The lack of RAM meant the only way I could draw a single spaceship with the number of frames required was for it to be symmetrical in all 3 axes, and then for me to try and work out the rotations by hand (no 3D tools were available to us at the time) which is why there's only one enemy in the game and it looks like a fig roll.

Nobody on the project had much interest in, or aptitude for creating gameplay, so not much gameplay was included. I remember clearly how everybody working on the game would avoid any situtations which might involve picking up the joystick; making sure they were kept too busy making the game to have to put up with the misery of playing it. Except John Buckley strangely, I seem to remember him happily playing his own version between coding, and seemingly loving it, despite it being just as bad as the rest.

Ultimately it was a valuable experience; for the first time I realised that not everybody attempted to look at the big picture and tried to understand what it was they were doing, and try to do it well. I started to see that there were people who were perfectly happy to do a really bad job, so long as they were doing as they were told and couldn't be blamed for anything. Which is perfectly fine I suppose, it was just a surprise to me at the time.

I started to see that an idea, no matter how good, would never succeed without at least one person driving it forward who personally believed in it, and cared enough to keep everyone else's enthusiasm up and their work on track.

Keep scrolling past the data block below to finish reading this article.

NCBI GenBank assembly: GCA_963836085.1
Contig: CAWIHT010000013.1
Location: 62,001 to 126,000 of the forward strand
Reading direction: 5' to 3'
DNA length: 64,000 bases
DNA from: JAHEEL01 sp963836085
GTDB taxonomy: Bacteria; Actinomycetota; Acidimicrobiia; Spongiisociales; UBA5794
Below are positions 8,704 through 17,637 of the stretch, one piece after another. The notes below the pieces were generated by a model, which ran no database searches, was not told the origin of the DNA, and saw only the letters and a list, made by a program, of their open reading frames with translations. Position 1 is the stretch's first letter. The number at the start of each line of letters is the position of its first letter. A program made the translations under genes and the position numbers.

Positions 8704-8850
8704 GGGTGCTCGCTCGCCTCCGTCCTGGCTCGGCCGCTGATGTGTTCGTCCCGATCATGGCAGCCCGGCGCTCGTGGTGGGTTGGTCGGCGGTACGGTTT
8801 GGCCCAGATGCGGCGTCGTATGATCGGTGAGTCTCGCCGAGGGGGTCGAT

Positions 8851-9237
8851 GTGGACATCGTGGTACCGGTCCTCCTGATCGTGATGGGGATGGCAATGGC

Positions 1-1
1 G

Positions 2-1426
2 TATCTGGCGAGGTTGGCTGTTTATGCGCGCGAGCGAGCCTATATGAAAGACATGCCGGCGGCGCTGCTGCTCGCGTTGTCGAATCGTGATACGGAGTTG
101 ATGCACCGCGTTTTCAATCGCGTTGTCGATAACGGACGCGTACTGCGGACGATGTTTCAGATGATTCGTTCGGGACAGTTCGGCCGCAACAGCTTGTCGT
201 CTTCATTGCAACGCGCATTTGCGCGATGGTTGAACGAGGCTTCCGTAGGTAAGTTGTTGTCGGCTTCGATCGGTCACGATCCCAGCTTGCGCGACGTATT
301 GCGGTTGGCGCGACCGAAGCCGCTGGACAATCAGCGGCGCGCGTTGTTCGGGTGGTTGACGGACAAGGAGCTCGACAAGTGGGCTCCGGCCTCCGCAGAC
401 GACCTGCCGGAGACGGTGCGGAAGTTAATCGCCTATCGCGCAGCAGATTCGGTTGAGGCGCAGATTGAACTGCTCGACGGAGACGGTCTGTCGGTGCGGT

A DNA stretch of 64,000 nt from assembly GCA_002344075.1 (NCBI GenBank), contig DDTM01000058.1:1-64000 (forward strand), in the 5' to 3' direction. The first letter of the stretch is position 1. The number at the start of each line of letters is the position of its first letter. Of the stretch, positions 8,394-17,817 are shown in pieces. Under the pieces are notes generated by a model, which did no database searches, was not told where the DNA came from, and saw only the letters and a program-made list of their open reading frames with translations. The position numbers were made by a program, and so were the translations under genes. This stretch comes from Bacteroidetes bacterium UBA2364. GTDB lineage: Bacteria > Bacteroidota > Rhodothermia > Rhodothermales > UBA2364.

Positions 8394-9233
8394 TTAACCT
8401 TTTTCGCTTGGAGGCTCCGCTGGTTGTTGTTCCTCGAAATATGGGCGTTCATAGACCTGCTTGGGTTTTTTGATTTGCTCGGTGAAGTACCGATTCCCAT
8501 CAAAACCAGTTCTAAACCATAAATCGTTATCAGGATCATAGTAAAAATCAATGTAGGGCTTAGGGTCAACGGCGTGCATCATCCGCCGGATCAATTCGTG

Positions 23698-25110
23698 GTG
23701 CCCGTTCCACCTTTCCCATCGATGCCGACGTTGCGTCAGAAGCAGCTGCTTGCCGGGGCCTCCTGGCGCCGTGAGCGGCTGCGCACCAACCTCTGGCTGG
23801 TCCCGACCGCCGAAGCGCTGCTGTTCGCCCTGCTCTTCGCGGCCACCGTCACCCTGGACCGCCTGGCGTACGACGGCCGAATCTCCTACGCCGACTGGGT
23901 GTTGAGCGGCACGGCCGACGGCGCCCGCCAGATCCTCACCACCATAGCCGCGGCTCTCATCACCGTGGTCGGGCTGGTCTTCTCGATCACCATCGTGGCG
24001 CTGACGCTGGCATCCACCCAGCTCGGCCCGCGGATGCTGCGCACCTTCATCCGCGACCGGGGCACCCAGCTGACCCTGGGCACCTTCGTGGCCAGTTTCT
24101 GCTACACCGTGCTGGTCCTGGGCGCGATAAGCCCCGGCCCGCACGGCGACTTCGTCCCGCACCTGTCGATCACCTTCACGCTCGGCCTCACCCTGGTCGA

This was an early example for me of exactly how not to develop video games, but the sad thing is I've seen this method and these errors repeated time and time again, even as development budgets have rocketed from thousands to millions of pounds.

 

† Sales Estimates
Almost all sales estimates given are educated guesses. Being lowly developers we rarely had access to the publisher's sales infomation, and in many cases hadno contact with the publisher whatsoever after each game was completed. Even in cases where we were the owners of the development studio and on royalty deals, for various reasonsit was very rare that we received accurate sales figures from the publishers involved. We'd be delighted to correct any errors, or hear more accurate sales figures for any of the titles here.Please email the webmaster if you know something we don't!

‡ Downloads
We don't condone video game piracy. We would prefer that all our games were still available for purchase by those who wanted them,but unfortunately most of our games are not commercially available in any form, with the IP or code in the hands of defunct commercialentities with neither the will nor the ability to commercially exploit these products, if not forgotten about completely. In such cases we're happy for the game to be madeavailable free for enthusiasts to download, rather than being consigned to the dustbin of history. If you would like us to remove a link,please email the webmaster to explain why.

Credits
The credits listed are accurate to the best of our recollection, but if we've made any errors or ommissions (quite likely!) please email the webmaster to let us know and we'll try to make a correction as soon as possible.